Letters of Life

Reflections Upon A Half Marathon

From the book Artwork by the late art director of the London Book Review, Peter Campbell.

From the book Artwork by the art director of the London Review of Books, the late Peter Campbell.

Prior to last weekend, I’d only ever run 10 km races. Last Sunday,  I ran my first, and most probably my last, half marathon. I was one of fifteen thousand who ran in the Army Half Marathon, of which at least ninety per cent were men, and more than half that were serving their stint in the army. Here are some of my thoughts post-race. 

1. Know your limits
A good way to know your limits is to go beyond them. I didn’t know 21 km (13 mi) was beyond me until the twentieth kilometre.  I started feeling the chills even as the hot morning sun shone on my sweat-drenched dri-fit clothes and burned my shoulders. My body was hinting that it was going to shut down if I didn’t end this irrational self-punishment now.

My mind ignored the hints, the threats that there would be hell to pay when all was said and done. The race organisers had placed distance markers 100 metres apart, 500 metres (546 yds) to the finish line. There was a marshall, a guy in army fatigues, at the side at the 140 m mark, who saw us rounding the corner and barked, “ON-LY ONE HUN-DRED AND FOR-TY METRES MORE! COME ON!”  Who can defy such an order? My legs picked themselves up, and for the first time since 4 am that morning, I was glad this was an Army Half Marathon.

2. Timing isn’t everything — even when it’s official. 
By God’s grace, I finished the race with time to shower and change and get to church on time. There, many friends congratulated me. But I felt nothing except a strange sheepishness. Yes, I was relieved and glad I had finished, there was a satisfaction that I didn’t give in and walk the last stretch, that mind triumphed over matter, literally.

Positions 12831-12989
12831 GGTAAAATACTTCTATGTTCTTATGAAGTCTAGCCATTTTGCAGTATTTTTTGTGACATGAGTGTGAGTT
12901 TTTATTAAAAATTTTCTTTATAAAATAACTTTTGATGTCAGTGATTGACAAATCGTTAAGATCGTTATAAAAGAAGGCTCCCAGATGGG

But a bottleneck at the ninth kilometre stopped hundreds of us for a good thirty minutes, and this hiccup so early on in the race messed up my finish time and placed me near bottom of the pack.

My friends who were at the head of the bottleneck got at most five minutes of downtime, and were elated at their personal bests and record times. I felt I had (almost) nothing to show for the race except that I had finished it. Oh, and a post-race tee which says “HALF MARATHON FULL EXPERIENCE” at the back in block letters.

3. The payback
Not till today can I contemplate running again.

After the race, I was violently ill, convalescing while the 12-year-old brought me dinner to eat in bed. The thought of running made me nauseous; a part of me was afraid that by taking it too long too far too soon I had killed the thing I loved.

I know now it’s not true, it’s just a violent reaction to having bitten off more than I could chew.

4.  No pain is real gain.
My greatest fear was that I might get injured mid-race, the result of too much stress on my knees or shins. I am grateful and relieved I have suffered neither, not even cramps, merely waves upon waves of lower body muscle aches which have since receded.

If not for this endeavor, I would not have learned so much about myself, my will, nor cultivated a newfound discipline towards fitness. Every step I took last weekend was with profound gratefulness that I could, and as I dedicated a kilometre each to thinking about a particular family member or friend who mattered to me, that sense of  gratefulness grew with every breath I took.

I would maintain that thanks are the highest form of thought; and that gratitude is happiness doubled by wonder. – G.K. Chesterton

Maybe that sense of sheepishness wasn’t embarassment after all.  Maybe it was astonishment, amazement at myself that I had set off early one Sunday morning, determined to run with endurance the race set before me, and I had finished it. All twenty one kilometres.

So race well. You know you can.

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